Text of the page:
Elliott mounting even stronger challenge for Irish Trainers’ Title
The backend of the last Irish National Hunt season was lit up by the dramatic contest for the title of Champion Trainer. Having led the way from the early stages of the season, Gordon Elliott looked likely to hold on to do the unthinkable by taking the crown from Willie Mullins, but Mullins had a typically-strong Punchestown Festival and forced his head back in front with just a handful of races remaining in the campaign. It really was a sensational conclusion to the season.
While Elliott’s performance last season represented another chunk of improvement in what has been a career marked by relentless progression up the ranks, the common view was that while Elliott’s achievements could not questioned, many felt that Mullins had a “black swan” season in that he lost 60 horses owned by Gigginstown and had to do without the likes of Vautour, Faugheen and Annie Power. However, while Mullins undoubtedly had a very testing year in that regard, it is a testament to his powers of recovery that his overall seasonal performance didn’t suffer. Indeed, as is shown by these statistics, despite all of the setbacks he suffered during the campaign he still managed to secure his best-ever seasonal tally of prize money.
Season Runs Wins Prize Money
2012/13 595 193 € 3,908,059
2013/14 670 185 € 3,817,779
2014/15 554 187 € 4,225,253
2015/16 557 185 € 4,489,105
2016/17 571 180 € 4,580,200
Considering that Mullins’s tallies suffered in 2015/16 due to him putting an unusual amount of focus on having winners in Great Britain at the backend of the season in pursuit of the British trainers’ title and that they were depleted in 2016/17 due to the aforementioned series of setbacks he had to deal with, there was every reason to believe that 2017/18 could see Mullins raise his personal bar of achievement even higher. This notion was only strengthened by the strong impression gleamed from many in the Mullins camp that the close call they had in the Irish trainers’ championship had served to refuel the competitive fires in the team and drive them all on to even greater levels of performance this season.
That theory was certainly supported by Mullins’s performance in the opening months of this season. Traditionally a relatively slow starter, Mullins had saddled 77 winners by the end of September which compared ominously well with his equivalent tallies in the previous five seasons of 49, 50, 45, 45 and 58. Indeed, on October 12th, Paddy Power (the only firm that keeps a regularly-updated book on the Irish trainers’ championship) had shortened him into 1/12 to defend his championship crown.
However, if the close call that Mullins had last season served to light a fire under him, one wouldn’t need a degree in psychology to have seen just how much it hurt Gordon Elliott to be pipped at the post. This is a man whose still relatively young training career has been defined by relentless drive and ambition, so for him to have had what would have been arguably the greatest achievement of his career taken away from him in such agonising style was only going to ever make him more determined to seize the title from Mullins.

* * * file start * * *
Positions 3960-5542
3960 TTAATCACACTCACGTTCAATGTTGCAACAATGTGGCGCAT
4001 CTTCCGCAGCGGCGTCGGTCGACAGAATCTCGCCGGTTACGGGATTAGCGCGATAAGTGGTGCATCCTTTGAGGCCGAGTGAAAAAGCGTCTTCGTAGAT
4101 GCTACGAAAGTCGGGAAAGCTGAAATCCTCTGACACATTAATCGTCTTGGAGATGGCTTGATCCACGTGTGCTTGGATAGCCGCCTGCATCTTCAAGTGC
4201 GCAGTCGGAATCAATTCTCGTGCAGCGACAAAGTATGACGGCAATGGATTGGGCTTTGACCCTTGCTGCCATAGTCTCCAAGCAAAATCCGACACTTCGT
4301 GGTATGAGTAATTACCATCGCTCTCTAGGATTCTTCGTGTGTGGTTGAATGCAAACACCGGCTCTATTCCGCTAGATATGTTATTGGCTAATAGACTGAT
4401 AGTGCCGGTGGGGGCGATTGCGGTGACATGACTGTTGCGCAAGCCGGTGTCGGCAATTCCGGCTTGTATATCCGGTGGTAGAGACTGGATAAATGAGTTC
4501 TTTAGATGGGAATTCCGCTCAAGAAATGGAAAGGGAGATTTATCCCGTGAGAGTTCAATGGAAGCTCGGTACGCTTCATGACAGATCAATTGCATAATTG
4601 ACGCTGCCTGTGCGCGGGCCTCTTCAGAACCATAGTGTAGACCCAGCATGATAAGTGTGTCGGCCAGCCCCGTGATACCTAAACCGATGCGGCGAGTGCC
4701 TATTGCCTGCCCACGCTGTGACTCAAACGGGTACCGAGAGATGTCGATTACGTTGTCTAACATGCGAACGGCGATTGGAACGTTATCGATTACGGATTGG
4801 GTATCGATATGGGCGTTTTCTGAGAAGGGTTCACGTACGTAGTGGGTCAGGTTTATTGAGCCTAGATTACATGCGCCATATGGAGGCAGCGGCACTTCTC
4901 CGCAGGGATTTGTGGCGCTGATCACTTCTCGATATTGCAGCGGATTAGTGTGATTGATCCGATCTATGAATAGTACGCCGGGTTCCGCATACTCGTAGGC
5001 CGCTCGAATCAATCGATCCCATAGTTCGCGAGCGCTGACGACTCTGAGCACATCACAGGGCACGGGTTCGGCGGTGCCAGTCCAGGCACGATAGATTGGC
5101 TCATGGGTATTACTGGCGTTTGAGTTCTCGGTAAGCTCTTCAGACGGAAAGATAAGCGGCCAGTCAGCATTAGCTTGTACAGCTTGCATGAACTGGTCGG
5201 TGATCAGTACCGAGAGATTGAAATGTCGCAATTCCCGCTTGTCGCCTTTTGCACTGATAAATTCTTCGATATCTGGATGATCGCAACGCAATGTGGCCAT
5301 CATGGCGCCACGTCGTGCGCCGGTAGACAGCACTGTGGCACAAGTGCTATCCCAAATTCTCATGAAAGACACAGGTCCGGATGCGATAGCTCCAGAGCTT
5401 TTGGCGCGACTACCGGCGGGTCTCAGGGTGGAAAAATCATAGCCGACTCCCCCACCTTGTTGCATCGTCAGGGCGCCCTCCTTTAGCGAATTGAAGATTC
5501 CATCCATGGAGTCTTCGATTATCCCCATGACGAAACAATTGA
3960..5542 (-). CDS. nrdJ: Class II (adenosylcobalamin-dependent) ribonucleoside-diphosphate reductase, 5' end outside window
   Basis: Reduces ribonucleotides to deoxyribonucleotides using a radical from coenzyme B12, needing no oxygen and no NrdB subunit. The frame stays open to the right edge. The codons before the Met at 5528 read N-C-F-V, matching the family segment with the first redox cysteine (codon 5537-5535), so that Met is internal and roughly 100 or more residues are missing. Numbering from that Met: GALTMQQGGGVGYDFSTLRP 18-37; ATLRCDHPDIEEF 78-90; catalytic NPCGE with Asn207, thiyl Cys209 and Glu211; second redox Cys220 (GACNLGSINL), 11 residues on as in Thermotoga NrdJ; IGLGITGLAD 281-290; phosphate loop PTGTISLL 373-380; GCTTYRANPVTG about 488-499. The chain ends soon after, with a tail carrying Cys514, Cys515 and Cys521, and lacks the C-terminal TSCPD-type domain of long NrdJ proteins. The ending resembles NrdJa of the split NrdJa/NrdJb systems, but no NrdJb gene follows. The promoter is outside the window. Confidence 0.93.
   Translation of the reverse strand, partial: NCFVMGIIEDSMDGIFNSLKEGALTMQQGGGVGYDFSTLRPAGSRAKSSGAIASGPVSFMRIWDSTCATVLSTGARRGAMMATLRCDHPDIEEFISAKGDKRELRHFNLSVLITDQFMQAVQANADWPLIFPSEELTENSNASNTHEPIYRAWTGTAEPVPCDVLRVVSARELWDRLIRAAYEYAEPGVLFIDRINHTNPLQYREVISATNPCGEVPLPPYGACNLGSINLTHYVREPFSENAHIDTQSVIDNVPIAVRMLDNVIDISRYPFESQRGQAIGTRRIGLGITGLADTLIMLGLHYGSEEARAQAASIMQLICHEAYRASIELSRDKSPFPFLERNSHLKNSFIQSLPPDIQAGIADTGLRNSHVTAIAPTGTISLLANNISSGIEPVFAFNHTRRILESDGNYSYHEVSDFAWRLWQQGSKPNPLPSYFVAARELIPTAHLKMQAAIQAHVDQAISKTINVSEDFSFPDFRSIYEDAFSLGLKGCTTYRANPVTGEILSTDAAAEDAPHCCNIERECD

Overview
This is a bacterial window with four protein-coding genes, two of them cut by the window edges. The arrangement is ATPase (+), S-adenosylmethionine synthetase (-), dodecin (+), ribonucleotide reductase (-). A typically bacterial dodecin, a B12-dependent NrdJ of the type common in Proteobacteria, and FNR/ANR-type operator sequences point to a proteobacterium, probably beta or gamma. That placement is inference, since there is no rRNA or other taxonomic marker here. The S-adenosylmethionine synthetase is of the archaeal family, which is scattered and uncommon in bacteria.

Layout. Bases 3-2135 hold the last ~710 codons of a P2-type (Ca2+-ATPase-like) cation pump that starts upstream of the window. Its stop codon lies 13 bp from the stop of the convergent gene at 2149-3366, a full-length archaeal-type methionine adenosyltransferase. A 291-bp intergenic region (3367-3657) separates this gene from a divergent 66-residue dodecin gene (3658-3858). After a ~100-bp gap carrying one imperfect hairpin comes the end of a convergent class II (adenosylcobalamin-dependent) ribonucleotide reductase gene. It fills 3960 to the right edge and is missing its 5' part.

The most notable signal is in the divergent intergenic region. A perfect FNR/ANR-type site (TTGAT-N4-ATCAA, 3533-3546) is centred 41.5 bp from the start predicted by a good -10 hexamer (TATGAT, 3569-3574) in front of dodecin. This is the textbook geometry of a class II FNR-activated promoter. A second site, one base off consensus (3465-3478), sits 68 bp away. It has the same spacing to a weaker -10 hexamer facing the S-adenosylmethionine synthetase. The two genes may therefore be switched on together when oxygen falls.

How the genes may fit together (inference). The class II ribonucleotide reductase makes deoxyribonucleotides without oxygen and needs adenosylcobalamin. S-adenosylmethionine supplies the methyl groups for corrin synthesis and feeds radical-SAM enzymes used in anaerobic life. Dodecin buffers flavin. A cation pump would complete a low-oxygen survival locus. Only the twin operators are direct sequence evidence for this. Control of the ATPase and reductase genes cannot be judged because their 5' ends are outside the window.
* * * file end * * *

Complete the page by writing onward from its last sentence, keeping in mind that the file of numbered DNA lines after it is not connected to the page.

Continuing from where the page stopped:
What has transpired thus far this season has been thrilling to observe. As was the theme last season, Mullins has been more about quality than quantity, maintaining his metronomic 30%+ strike rate and cleaning up plenty of valuable Graded races. Meanwhile, Elliott has had almost double the number of runners that Mullins has had and while he hasn’t had quite as much success in valuable handicaps as he had at this stage of last season, he is making up for with increased levels of success in Graded races.
Indeed, the changing profile of their rivalry is perhaps best illustrated by their relative performances at the biggest domestic meetings of the season thus far. On the Hatton’s Grace card at Fairyhouse in December, Elliott became the first-ever trainer to saddle all three Grade 1 winners on that card and Mullins drew a blank on the day. The results of the Graded races over the Christmas period in Ireland also made for intriguing reading. Of the seven Grade 1 races, Elliott won three of them while Mullins won two. Of the five other Graded races during that period, they won two apiece.
This change in dynamic is also reflected in the current standings in the trainers’ championship. This time last year, Elliott’s tally stood at €2,857,825 and he led Mullins by €314,762, yet Paddy Power still have Mullins as their 4/6 favourite. As of right now, Elliott is on €2,947,105 and leads by €488,746. While Paddy Power had made Mullins the 1/12 favourite just two months ago, it is now Elliott that heads the market at 4/6.
There may well be over three months to go in the season, but after the drama that their battle served up last season, it would be far from premature for this narrative to be come to prominence once again. Indeed, it is surprising that there hasn’t been more chat about it in the media and that so few bookmakers/exchanges are running markets on it.
The battle lines are drawn and this promises to be another enthralling clash between two remarkable trainers.